3D Multi-branch Tubular Surface and Centerline Extraction with 4D Iterative Key Points
Cohen, Laurent D.; Yezzi, Anthony; Li, Hua (2009), 3D Multi-branch Tubular Surface and Centerline Extraction with 4D Iterative Key Points, dans Taylor, Chris; Noble, Alison; Rueckert, Daniel; Hawkes, David; Yang, Guang-Zhong, Medical Image Computing and Computer-Assisted Intervention – MICCAI 2009 12th International Conference, Springer, p. 1042-1050
TypeCommunication / Conférence
Titre du colloqueMICCAI 2009
Date du colloque2009-09
Ville du colloqueLondres
Pays du colloqueRoyaume-Uni
Titre de l'ouvrageMedical Image Computing and Computer-Assisted Intervention – MICCAI 2009 12th International Conference
Auteurs de l’ouvrageTaylor, Chris; Noble, Alison; Rueckert, Daniel; Hawkes, David; Yang, Guang-Zhong
Titre de la collectionLecture Notes in Computer Science
Numéro dans la collection5762
MétadonnéesAfficher la notice complète
Résumé (EN)An innovative 3D multi-branch tubular structure and centerline extraction method is proposed in this paper. In contrast to classical minimal path techniques that can only detect a single curve between two pre-defined initial points, this method propagates outward from only one initial seed point to detect 3D multi-branch tubular surfaces and centerlines simultaneously. First, instead of only representing the trajectory of a tubular structure as a 3D curve, the surface of the entire structure is represented as a 4D curve along which every point represents a 3D sphere inside the tubular structure. Then, from any given sphere inside the tubular structure, a novel 4D iterative key point searching scheme is applied, in which the minimal action map and the Euclidean length map are calculated with a 4D freezing fast marching evolution. A set of 4D key points is obtained during the front propagation process. Finally, by sliding back from each key point to the previous one via the minimal action map until all the key points are visited, we are able to fully obtain global minimizing multi-branch tubular surfaces. An additional immediate benefit of this method is a natural notion of a multi-branch tube’s “central curve” by taking only the first three spatial coordinates of the detected 4D multi-branch curve. Experimental results on 2D/3D medical vascular images illustrate the benefits of this method.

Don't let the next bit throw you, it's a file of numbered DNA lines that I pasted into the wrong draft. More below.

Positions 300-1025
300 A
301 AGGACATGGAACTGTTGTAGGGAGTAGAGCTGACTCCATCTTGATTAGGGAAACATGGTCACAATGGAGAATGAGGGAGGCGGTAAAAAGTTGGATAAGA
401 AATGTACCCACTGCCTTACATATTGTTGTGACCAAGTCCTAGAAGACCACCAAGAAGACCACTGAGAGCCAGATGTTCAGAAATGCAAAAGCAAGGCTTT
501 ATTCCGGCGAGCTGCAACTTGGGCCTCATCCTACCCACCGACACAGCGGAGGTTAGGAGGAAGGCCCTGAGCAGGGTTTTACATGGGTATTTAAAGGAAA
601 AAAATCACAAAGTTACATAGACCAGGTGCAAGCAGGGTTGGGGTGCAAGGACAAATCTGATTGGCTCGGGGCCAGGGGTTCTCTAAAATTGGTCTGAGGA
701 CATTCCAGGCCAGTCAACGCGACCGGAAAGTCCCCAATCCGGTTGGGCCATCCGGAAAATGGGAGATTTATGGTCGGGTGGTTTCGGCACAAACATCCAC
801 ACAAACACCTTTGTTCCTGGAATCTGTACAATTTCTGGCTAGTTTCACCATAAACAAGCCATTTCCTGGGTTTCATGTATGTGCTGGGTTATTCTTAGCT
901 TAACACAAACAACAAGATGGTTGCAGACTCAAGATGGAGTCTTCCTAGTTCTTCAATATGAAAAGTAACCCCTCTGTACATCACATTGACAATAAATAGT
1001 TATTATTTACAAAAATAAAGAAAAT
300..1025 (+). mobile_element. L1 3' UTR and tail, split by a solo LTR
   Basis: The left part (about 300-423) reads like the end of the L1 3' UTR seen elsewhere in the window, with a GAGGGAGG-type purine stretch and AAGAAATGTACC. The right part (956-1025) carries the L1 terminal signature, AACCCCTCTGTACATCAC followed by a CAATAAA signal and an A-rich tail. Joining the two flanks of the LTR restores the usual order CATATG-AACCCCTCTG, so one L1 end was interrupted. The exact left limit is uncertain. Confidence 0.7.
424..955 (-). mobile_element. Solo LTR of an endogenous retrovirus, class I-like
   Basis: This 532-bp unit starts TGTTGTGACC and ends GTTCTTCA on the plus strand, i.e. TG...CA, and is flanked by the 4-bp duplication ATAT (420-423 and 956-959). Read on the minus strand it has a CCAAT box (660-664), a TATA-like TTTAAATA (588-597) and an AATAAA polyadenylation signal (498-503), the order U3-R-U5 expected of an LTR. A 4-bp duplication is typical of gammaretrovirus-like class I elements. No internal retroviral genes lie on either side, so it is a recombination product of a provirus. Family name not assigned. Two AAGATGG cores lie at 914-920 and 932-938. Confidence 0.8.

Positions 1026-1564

Mots-clés4D; 3D; Medical Image; tubular structure
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